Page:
I like Jarius Wright. Vikings QBs had a 113.3 rating when targeting him last season, by far the highest on the team. He’s going to have a breakout season, I’m guessing 80 targets.

                With Jennings and Patterson in front of him and Peterson being the focal point of the offense? His high for catches is 26 on 40 something targets. I don’t think that’s going to double unless one of the above is injured.

                I ran a 4.51 when I was 18.

                Kuechly probably ran that or faster before bulking up but impressive none the less. Did you run track at UCLA?

              8. No, I ran track in high school. I wasn’t fast enough to run track at UCLA. I ran a 100-meter dash in 11 flat. I won first-place in the 2006 Hayward Area Athletic League championship in the 300-meter hurdles.

              9. “Bowman is better than Willis”

                I agree. I also find it interesting that they are moving Willis to Bowman’s spot during his absence. This will give Wilhoite and Borland additional reps in Willis’ spot. The 49ers could pick up a large amount of cap space there.

              10. Jack, do you think the move of Willis to Bowman’s spot is about getting other guys time at the Jack spot for future years (apparently Bowman plays Mike – I thought Bowman was the Jack LB, but had it the wrong way round)? I think it is more about thinking Willis is better suited to the Mike spot than the other guys.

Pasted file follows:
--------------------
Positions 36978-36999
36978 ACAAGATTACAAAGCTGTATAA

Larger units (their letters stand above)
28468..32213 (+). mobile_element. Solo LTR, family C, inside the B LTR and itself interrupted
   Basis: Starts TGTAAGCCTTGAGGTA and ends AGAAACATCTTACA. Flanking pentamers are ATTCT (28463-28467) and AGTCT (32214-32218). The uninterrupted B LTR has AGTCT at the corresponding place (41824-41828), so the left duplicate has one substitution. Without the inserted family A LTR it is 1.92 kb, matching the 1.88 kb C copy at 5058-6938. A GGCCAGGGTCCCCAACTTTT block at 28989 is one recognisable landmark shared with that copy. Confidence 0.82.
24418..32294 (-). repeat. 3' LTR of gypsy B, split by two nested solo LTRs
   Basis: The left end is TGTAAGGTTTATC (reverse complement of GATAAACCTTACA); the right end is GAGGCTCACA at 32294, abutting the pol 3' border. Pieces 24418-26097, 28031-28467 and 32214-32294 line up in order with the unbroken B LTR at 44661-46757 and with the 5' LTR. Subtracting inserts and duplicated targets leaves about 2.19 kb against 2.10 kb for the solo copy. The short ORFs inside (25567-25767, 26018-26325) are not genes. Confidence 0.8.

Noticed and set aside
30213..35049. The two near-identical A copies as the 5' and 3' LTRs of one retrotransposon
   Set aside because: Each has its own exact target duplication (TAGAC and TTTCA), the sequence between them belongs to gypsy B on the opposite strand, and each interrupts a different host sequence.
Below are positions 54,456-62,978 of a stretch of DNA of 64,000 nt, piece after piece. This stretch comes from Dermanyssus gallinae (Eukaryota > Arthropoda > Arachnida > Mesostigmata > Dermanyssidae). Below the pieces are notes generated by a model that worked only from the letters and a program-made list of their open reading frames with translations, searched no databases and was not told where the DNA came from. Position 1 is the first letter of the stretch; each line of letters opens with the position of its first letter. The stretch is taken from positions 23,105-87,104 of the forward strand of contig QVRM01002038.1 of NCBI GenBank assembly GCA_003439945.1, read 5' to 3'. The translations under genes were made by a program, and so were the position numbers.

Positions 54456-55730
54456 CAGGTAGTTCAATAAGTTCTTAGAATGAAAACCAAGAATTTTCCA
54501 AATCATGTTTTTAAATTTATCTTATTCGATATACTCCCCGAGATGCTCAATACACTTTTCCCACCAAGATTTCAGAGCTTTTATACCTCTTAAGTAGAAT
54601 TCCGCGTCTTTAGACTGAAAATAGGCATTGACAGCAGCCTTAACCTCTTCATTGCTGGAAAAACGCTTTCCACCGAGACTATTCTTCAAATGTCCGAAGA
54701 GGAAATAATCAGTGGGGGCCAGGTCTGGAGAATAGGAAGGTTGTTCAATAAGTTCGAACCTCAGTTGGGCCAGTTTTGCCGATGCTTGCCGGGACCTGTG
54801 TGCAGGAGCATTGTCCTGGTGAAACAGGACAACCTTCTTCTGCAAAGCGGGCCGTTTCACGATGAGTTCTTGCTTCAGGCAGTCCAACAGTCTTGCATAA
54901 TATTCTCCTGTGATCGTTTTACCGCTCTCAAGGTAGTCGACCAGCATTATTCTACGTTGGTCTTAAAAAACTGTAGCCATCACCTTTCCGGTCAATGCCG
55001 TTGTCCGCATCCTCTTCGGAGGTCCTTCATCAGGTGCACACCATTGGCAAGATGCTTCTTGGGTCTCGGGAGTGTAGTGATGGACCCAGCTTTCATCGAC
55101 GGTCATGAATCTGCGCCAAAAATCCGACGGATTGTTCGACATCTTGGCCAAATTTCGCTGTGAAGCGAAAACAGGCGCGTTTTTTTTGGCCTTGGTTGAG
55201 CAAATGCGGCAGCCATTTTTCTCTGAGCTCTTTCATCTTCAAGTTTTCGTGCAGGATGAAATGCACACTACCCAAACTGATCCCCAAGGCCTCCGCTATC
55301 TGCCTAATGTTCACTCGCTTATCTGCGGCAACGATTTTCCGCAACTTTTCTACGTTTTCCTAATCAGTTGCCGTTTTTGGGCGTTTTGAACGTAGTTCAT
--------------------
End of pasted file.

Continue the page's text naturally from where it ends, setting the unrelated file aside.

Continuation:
But you are right, the 49ers could save some cap space by getting rid of Willis after this season, and having guys ready to fill in at that spot can’t hurt.

              11. Scooter,

                Yes, but you’ll never have anyone from the organization say that of course.

              1. Haha, Who are these parents, I think they wanted a girl. Rocket, read that last article on the Fieldgull article on the rotation Hawks run and tell me what you think abt that. Really interesting.

      2. GM’s say those kinds of things because reporters don’t follow up with a question like: “Joe GM you say that he was the top player on your board but what does that mean? Does that mean the next player you picked was considerably farther down on the list that you also couldn’t consider him at that spot? Que follow up question about the player that was picked next. Or you could ask; “Plenty of players that were picked at the top of your board are now on the street flipping burgers, does being at the top of your board really mean they should be taken?”